You often wish to run analyses in one notebook and insert them into your documents text elsewhere. For example, if you’d like to include a figure, or if you want to cite a statistic that you have run.

The glue tool from MyST-NB allows you to add a key to variables in a notebook, then display those variables in your book by referencing the key. It follows a two-step process:

• Glue a variable into your notebook. Do this by using the myst_nb.glue function on a variable that you’d like to re-use elsewhere in the book. You’ll give the variable a name that can be referenced later.

• Reference that variable from your page’s content. Then, when you are writing your book’s content, insert the variable into your text by using a {glue:} role.

We’ll cover each step in more detail below.

### Gluing variables in your notebook¶

You can use myst_nb.glue() to assign value of a variable to a key of your choice. glue will store all of the information that is normally used to display that variable (ie, whatever happens when you display the variable by putting it at the end of a code cell). Choose a key that you will remember, as you will use it later.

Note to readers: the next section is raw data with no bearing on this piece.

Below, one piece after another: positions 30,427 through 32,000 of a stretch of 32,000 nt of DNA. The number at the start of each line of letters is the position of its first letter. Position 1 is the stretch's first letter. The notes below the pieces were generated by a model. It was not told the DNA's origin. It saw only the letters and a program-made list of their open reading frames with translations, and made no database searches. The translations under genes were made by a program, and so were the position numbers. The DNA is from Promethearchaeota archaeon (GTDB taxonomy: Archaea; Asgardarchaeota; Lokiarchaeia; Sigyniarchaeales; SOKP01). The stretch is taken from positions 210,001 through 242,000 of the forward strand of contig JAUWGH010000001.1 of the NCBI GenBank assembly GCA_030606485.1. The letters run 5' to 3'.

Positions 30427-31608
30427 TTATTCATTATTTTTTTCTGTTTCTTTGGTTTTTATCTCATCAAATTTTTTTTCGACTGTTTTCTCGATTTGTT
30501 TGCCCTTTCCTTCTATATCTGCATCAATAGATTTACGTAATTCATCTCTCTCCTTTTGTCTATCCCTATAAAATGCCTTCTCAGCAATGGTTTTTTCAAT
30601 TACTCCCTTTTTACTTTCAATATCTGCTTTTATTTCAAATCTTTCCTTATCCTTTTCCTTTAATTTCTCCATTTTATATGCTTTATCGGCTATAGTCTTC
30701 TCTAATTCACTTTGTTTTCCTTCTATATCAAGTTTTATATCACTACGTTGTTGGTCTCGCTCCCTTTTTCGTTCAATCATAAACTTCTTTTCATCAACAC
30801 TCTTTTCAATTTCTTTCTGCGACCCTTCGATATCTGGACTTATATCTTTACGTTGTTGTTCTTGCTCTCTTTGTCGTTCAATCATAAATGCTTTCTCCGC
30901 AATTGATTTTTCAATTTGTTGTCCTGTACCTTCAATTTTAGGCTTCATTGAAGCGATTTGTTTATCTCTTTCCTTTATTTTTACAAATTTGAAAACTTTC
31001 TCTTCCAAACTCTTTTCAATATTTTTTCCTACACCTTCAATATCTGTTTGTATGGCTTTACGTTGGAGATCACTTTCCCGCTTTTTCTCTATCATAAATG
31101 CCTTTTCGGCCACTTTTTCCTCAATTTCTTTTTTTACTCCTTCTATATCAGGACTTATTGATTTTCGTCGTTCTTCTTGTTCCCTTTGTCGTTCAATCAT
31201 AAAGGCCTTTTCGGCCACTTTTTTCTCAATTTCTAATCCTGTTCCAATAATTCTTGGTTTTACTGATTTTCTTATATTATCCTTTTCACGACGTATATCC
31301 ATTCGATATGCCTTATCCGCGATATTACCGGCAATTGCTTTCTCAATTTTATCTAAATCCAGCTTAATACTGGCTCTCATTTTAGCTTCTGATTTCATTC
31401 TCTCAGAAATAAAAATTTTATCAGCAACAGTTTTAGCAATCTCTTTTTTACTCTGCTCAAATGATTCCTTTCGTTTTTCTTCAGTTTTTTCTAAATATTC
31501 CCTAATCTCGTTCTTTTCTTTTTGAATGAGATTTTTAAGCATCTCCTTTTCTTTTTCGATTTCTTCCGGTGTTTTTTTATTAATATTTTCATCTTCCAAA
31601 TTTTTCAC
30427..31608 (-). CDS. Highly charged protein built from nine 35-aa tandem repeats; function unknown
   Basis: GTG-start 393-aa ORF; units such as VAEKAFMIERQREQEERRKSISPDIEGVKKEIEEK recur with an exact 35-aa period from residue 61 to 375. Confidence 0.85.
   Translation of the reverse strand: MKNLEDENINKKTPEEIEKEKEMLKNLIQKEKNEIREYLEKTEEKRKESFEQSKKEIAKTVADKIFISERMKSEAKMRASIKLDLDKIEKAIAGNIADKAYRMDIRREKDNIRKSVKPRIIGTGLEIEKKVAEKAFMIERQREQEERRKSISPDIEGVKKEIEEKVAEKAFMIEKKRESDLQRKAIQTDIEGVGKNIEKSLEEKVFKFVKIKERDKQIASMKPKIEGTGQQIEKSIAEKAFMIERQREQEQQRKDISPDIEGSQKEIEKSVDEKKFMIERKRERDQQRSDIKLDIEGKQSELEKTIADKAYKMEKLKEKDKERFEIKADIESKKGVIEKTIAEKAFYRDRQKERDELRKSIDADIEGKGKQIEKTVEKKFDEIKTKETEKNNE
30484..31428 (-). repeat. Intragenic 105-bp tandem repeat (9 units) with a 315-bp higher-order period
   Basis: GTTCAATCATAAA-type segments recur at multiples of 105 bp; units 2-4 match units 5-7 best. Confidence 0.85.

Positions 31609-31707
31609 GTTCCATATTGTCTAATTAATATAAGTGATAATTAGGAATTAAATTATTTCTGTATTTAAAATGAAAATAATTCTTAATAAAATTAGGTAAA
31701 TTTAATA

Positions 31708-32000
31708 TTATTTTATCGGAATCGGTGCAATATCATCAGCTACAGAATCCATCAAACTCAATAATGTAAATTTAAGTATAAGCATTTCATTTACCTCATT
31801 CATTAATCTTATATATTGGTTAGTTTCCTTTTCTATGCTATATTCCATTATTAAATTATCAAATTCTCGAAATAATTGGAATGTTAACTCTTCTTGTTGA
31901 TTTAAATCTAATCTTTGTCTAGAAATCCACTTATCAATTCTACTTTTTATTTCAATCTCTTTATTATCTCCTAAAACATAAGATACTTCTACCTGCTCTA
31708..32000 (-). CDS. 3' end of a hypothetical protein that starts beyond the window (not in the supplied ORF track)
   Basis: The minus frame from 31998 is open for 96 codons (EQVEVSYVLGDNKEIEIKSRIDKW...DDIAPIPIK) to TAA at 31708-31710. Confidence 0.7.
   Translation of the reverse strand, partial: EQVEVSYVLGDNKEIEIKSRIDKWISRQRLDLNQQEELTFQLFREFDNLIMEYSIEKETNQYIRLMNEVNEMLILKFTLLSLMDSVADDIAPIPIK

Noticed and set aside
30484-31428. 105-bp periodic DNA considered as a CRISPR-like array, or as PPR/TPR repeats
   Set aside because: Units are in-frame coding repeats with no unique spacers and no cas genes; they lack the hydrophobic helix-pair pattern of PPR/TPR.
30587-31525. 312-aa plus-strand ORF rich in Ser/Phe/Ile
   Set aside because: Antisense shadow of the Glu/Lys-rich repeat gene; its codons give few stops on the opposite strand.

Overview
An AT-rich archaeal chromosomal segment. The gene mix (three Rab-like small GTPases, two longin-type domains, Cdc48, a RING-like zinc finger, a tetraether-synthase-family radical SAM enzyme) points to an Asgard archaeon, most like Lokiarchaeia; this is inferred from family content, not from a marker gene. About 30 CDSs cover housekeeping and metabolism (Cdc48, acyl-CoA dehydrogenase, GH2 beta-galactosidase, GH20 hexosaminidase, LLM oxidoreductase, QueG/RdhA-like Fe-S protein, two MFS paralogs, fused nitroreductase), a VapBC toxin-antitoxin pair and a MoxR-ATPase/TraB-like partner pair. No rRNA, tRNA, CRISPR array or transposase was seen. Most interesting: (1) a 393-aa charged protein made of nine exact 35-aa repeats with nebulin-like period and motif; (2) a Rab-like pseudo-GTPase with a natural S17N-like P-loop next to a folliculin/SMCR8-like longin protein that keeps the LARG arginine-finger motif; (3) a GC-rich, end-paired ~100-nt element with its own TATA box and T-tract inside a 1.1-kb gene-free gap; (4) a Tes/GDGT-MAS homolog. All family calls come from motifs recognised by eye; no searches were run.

The following code glues a variable inside the notebook:

from myst_nb import glue
my_variable = "here is some text!"
glue("cool_text", my_variable)

'here is some text!'


You can then insert it into your text like. Adding {glue:}cool_text to your content results in the following: 'here is some text!'.

#### Gluing numbers, plots, and tables¶

You can glue anything in your notebook and display it later with {glue:}. Here we’ll show how to glue and paste numbers and images. We’ll simulate some data and run a simple bootstrap on it. We’ll hide most of this process below, to focus on the glueing part.

# Simulate some data and bootstrap the mean of the data
import numpy as np
import pandas as pd
import matplotlib.pyplot as plt

n_points = 10000
n_boots = 1000
mean, sd = (3, .2)
data = sd*np.random.randn(n_points) + mean
bootstrap_indices = np.random.randint(0, n_points, n_points*n_boots).reshape((n_boots, n_points))


In the cell below, data contains our data, and bootstrap_indices is a collection of sample indices in each bootstrap. Below we’ll calculate a few statistics of interest, and glue() them into the notebook.

# Calculate the mean of a bunch of random samples